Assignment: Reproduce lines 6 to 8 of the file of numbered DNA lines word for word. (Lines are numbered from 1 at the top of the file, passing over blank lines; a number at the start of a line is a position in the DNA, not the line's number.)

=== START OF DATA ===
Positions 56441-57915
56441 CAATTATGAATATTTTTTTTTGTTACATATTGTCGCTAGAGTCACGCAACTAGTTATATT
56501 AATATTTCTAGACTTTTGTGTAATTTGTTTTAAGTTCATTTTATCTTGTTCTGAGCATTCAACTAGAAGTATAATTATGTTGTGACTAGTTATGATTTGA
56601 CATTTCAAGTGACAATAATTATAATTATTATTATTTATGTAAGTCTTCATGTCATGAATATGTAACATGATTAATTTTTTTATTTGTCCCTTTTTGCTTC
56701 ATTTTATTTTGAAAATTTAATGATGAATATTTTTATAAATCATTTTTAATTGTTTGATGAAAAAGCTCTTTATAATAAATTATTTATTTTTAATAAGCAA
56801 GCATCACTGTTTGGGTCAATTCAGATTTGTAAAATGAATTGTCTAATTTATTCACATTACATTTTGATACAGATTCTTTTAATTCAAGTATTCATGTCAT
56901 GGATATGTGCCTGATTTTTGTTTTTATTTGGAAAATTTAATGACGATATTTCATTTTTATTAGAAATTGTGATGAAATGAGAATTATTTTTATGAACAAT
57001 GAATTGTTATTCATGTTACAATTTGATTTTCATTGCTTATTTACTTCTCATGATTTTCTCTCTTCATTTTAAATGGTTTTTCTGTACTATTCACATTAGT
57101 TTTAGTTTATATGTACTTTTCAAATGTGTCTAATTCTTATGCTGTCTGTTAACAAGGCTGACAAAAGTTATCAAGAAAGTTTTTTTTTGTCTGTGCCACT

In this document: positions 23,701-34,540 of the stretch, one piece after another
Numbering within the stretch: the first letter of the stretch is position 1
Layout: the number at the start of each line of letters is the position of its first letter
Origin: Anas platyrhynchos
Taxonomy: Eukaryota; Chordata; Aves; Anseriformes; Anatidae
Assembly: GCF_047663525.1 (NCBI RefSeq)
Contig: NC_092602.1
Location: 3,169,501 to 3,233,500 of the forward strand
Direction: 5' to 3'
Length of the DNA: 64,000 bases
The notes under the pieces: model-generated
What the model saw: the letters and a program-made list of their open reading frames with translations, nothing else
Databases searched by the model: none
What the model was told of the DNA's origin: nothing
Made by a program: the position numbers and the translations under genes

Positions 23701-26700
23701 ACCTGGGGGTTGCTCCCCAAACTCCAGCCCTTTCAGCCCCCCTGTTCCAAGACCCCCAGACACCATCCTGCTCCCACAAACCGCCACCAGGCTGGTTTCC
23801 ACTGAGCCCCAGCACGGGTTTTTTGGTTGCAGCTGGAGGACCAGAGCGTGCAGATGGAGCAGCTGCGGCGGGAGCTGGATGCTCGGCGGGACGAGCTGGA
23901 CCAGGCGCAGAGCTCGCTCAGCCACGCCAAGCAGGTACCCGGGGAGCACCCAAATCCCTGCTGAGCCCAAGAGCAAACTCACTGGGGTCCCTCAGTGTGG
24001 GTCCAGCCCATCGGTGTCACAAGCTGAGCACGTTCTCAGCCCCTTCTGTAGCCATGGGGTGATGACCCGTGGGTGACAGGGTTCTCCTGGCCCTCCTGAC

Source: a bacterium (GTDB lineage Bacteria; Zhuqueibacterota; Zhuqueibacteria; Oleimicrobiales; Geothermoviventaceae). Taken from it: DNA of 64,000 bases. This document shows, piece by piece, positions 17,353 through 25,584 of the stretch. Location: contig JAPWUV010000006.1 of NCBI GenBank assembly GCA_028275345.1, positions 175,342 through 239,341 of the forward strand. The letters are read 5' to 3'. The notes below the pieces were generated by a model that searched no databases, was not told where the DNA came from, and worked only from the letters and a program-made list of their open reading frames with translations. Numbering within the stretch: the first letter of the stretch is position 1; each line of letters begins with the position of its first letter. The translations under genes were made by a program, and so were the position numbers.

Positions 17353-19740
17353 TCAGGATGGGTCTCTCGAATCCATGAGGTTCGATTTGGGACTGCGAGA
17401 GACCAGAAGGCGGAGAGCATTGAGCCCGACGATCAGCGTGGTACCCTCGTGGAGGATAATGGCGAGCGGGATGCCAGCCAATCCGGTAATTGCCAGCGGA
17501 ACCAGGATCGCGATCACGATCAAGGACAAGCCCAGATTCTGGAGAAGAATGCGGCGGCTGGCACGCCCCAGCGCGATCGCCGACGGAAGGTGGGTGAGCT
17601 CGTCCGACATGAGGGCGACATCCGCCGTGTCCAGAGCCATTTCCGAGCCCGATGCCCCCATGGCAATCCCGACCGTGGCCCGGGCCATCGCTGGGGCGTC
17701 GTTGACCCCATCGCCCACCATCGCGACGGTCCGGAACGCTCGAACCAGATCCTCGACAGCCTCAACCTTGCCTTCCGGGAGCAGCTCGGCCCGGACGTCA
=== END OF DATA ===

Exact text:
56801 GCATCACTGTTTGGGTCAATTCAGATTTGTAAAATGAATTGTCTAATTTATTCACATTACATTTTGATACAGATTCTTTTAATTCAAGTATTCATGTCAT
56901 GGATATGTGCCTGATTTTTGTTTTTATTTGGAAAATTTAATGACGATATTTCATTTTTATTAGAAATTGTGATGAAATGAGAATTATTTTTATGAACAAT
57001 GAATTGTTATTCATGTTACAATTTGATTTTCATTGCTTATTTACTTCTCATGATTTTCTCTCTTCATTTTAAATGGTTTTTCTGTACTATTCACATTAGT